Eliminating inequality: Various equity fault lines exist in Tanzania whereby one group is affected than the others in accessing services. Inequalities exist by geography, by social or health status, by age, by gender, by ethnicity, etc. Thus, implementation of SGDs should take into account these equity faulty lines and address them through equitable interventions. In addressing gendered inequalities, there is a need to move beyond eliminating gender gaps in education and employment to consider a wide transformative agenda that is concerned about gender based violence, patriarchal culture over ownership of resources and decision making all of which tend to hinder women‘s progress in human development. 

Promoting sustainable development: Environmental issues have not been seriously taken into consideration in the MDGs but climate change and sustainable development are emerging as serious concerns. Future production capacities will be seriously impacted if the environmental and natural resources are not managed sustainably and thus contain the climate change effects.

Improving governance:  Good governance, an area missed in the MDGs, is a key concern for sustainable development. The current government is keen in promoting good governance in terms of law enforcement, addressing corruption (including tax evasion), and promoting participation and inclusiveness. 

Immediate national actions to deliver the targets

Development of institutional mechanisms for SGDs implementation: Attainment of SGDs will require a strong and effective institutional mechanism involving various stakeholders at various levels including public representatives (central and local), government (executive and legislative), the private sector, civil society organizations, local communities and development partners.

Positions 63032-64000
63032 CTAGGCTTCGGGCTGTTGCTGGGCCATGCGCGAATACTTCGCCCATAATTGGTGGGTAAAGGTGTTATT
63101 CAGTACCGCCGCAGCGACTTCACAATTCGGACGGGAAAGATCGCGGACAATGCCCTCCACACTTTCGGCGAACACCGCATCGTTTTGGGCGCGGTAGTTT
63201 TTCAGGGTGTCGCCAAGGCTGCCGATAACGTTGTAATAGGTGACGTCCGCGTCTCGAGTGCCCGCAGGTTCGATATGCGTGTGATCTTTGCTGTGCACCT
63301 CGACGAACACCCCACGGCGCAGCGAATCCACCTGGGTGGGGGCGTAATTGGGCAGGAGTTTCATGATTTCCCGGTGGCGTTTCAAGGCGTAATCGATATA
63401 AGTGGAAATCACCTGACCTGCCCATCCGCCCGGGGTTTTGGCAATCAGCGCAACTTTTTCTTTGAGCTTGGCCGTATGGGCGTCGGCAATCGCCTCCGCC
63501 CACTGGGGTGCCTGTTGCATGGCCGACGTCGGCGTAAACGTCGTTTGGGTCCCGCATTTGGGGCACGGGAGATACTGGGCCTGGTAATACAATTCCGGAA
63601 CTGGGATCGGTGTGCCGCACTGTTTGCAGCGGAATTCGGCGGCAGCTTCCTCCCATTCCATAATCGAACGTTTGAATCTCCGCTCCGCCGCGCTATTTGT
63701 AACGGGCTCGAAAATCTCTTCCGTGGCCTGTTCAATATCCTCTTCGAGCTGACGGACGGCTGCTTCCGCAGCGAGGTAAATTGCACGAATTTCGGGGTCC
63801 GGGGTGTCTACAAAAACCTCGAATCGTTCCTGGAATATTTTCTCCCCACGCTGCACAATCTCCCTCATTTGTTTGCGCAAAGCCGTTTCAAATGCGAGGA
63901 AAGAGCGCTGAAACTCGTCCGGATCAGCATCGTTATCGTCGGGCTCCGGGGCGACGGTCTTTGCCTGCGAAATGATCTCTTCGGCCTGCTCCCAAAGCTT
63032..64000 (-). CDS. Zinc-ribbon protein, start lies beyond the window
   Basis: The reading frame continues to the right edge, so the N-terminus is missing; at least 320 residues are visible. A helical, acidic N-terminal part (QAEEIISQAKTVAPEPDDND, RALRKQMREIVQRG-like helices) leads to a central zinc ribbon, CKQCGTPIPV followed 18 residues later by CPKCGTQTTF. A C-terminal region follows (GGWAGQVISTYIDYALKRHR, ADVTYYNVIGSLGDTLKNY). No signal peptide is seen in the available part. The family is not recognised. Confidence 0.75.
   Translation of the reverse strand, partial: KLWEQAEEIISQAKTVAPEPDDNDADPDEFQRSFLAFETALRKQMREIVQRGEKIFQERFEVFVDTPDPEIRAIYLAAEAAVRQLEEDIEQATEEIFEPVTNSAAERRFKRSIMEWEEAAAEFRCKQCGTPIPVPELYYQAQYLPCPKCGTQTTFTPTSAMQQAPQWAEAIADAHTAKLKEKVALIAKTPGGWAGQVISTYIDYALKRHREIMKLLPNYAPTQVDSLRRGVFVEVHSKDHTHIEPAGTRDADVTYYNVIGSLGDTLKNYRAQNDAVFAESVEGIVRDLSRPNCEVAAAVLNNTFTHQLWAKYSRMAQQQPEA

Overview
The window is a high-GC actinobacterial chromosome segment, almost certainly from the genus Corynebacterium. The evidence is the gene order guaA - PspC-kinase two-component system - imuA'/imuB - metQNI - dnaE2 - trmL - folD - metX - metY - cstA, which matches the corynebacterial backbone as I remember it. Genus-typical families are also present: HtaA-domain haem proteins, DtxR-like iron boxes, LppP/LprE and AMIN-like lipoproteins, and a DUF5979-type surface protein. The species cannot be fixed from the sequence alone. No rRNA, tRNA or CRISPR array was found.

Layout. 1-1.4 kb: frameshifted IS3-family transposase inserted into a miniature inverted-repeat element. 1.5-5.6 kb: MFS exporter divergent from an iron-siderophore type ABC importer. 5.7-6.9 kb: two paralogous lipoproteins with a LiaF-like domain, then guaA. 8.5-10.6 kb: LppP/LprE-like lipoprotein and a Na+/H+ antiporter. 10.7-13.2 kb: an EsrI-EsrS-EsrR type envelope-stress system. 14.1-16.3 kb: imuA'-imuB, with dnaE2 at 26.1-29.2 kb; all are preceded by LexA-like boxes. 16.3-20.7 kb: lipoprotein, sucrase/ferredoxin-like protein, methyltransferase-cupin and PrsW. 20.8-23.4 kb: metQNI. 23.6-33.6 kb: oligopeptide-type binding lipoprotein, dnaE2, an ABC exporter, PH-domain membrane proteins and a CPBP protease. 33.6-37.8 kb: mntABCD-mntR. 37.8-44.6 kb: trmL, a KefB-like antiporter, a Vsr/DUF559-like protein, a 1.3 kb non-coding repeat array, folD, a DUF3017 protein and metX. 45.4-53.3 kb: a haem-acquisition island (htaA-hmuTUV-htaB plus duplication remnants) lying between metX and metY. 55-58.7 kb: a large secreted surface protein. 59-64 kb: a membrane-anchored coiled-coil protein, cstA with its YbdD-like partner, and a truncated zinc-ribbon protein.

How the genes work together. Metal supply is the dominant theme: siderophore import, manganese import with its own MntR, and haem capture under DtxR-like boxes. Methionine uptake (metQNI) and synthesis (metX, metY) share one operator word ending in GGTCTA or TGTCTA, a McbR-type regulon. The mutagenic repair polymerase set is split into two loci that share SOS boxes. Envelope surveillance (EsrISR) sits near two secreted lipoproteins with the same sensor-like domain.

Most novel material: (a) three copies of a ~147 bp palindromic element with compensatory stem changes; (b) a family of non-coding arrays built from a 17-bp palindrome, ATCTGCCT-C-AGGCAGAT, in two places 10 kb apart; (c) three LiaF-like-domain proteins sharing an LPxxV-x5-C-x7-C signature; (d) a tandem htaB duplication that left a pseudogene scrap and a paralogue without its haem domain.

Integration in the national planning process: Integration of SGDs in the national planning process through national plans, poverty reduction strategies and the Medium Term Expenditure Framework (MTEF) is of essence. The SGDs have come at the right time when the government is reviewing its two major medium term development plans/strategies (the National Strategy for Growth and Reduction of Poverty and 5 Year Development Plan). 

Mobilization of financial and non-financial resources: Resource mobilization from both international and activating latent domestic sources of funds is crucial. One of these sources is the growing oil and gas sector. Enforcement of policies and tax regulations can also result to more collection from businesses. International Private Public Partnership (PPP) is expected to result to knowledge and technology transfer and market access. 

Investing in good governance:  Promoting the rule of law, accountability (e.g. discipline in spending), inclusive participation, leadership ethics, and strengthening the legal and regulatory framework are important ingredients in the implementation of SGDs. E.g. in mining sector, transfer of technology through international PPP can occur and result to win-win situation if important contracting regulations are effected. 

Investing on developing a monitoring master plan: Development of an elaborate monitoring master plan to be coordinated by the National Bureau of Statistics and that can be fed with data from various should be one of the core components of the implementation plan. The current rapid technological progress should be put into effective use. 


Dhliwayo, R (2016), The Agenda of Sustainable Development: Implementing Challenges for Tanzania, presentation the breakfast meeting organized by the Policy Forum, 29th January 2016, Dar es Salaam.

United Nations (2014), Open Working Group Proposal for Sustainable Development Goals, New York

United Republic of Tanzania (2014), Household Budget Survey, National Bureau of Statistics, Dar es Salaam. 

United Republic of Tanzania (2013), National Post-MDGs Development Agenda Consultations: The National Synthesis Report, President’s Office, Planning Commission, Dar es Salaam.

United Republic of Tanzania, United Nations Development Program, and Economic and Social Research Foundation (2014), Tanzania Human Development Report 2014: Economic Transformation for Human Development, Ministry of Finance, United Nations Development Program, and Economic and Social Research Foundation, Dar es Salaam.